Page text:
Women have an equal right, with the other sex, to form societies for promoting religious, charitable and benevolent purposes. Every association formed for benevolence, must have a tendency to make man mild, and sociable to man; an institution formed for historical and literary researches, would have a happy effect on the mind and manners of the youth of both sexes. As the circulating libraries are often resorted to after novel by both sexes for want of judgement to select works of more merit, the study of history would strengthen their memory and improve the mind, whereas novels have a tendency to vitiate the mind and morals of the youth of each sex before they are ripe for more valuable acquisitions. Much abstruse study or metaphysical reasoning seldom agrees with the natural vivacity or the slender frame of many females, therefore the moral and physical distinction of the sex must be allowed; if the powers of the mind are fully equal, they must still estimate the rights of men, and own it their prerogative exclusively to content for public honors and preferment, either in church or state, and females may console themselves and feel happy, that by the moral distinction of the sexes they are called to move in a sphere of life remote from those masculine contentions, although they hold equal right with them of studying every branch of science, even jurisprudence.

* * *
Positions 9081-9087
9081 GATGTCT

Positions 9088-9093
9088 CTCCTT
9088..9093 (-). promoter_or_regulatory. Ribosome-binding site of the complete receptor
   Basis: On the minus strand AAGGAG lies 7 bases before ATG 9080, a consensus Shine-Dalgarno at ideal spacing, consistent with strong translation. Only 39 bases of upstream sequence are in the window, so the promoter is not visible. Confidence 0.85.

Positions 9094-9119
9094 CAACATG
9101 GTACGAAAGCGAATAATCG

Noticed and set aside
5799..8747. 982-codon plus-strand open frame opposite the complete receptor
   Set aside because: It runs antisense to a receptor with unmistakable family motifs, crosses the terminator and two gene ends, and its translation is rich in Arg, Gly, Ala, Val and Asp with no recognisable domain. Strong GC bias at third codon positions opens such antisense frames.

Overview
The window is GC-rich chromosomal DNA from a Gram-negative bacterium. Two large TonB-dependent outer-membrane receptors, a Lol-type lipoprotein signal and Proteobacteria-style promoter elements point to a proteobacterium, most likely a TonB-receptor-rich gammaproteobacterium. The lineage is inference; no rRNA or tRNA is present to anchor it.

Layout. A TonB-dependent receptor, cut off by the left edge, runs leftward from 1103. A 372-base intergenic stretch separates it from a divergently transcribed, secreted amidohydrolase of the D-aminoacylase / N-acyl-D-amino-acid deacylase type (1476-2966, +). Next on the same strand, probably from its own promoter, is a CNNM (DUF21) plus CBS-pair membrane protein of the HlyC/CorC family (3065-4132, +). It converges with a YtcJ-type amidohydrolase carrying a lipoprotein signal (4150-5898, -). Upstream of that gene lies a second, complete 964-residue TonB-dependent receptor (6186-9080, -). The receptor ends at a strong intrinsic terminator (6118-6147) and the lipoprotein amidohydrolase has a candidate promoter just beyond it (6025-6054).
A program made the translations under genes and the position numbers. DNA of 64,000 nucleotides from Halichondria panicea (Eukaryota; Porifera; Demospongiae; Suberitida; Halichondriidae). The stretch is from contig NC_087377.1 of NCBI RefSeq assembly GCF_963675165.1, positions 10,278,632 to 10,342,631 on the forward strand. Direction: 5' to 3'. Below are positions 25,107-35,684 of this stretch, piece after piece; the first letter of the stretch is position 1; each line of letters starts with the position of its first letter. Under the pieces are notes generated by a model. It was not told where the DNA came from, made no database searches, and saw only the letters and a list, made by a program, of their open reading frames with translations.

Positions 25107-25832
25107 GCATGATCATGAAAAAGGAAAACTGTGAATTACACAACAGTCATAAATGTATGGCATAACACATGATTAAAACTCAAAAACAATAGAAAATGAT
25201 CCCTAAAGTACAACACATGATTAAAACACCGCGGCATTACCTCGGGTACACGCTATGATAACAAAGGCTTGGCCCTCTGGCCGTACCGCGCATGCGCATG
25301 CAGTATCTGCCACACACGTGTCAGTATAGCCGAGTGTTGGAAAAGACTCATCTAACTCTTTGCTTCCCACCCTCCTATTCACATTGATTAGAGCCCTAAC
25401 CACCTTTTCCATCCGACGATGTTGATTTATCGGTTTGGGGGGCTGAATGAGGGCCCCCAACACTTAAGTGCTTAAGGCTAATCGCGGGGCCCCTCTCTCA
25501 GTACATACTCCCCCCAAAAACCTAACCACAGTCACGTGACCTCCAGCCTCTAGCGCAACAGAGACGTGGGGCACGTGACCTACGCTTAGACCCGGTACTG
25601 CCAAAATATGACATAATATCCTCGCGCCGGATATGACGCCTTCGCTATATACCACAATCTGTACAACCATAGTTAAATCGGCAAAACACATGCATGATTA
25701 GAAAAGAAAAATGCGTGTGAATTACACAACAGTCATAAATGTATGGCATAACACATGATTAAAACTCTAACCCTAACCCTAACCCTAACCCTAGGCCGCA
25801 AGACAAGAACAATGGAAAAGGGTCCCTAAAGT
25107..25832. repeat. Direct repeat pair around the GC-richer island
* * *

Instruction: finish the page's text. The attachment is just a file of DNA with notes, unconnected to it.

But it would be morally wrong and physically imprudent for any woman to attempt pleading at the bar of justice as no law can give her the right of deviating from the strictest rules of rectitude and decorum. No servile dependence on men can be recommended under the christian system, for that abolished the law of slavery, and left only a claim on their friendship; as the author of their nature originally intended, they should be the protectors of female innocence, and not the fatal destroyers of their peace and happiness. They aim no right at the gambling table, and to the moral sensibility of females how disgusting must be the horse-race, the bull-bate, and the cock-fight. These are barbarous scenes, not suited to the delicacy of females.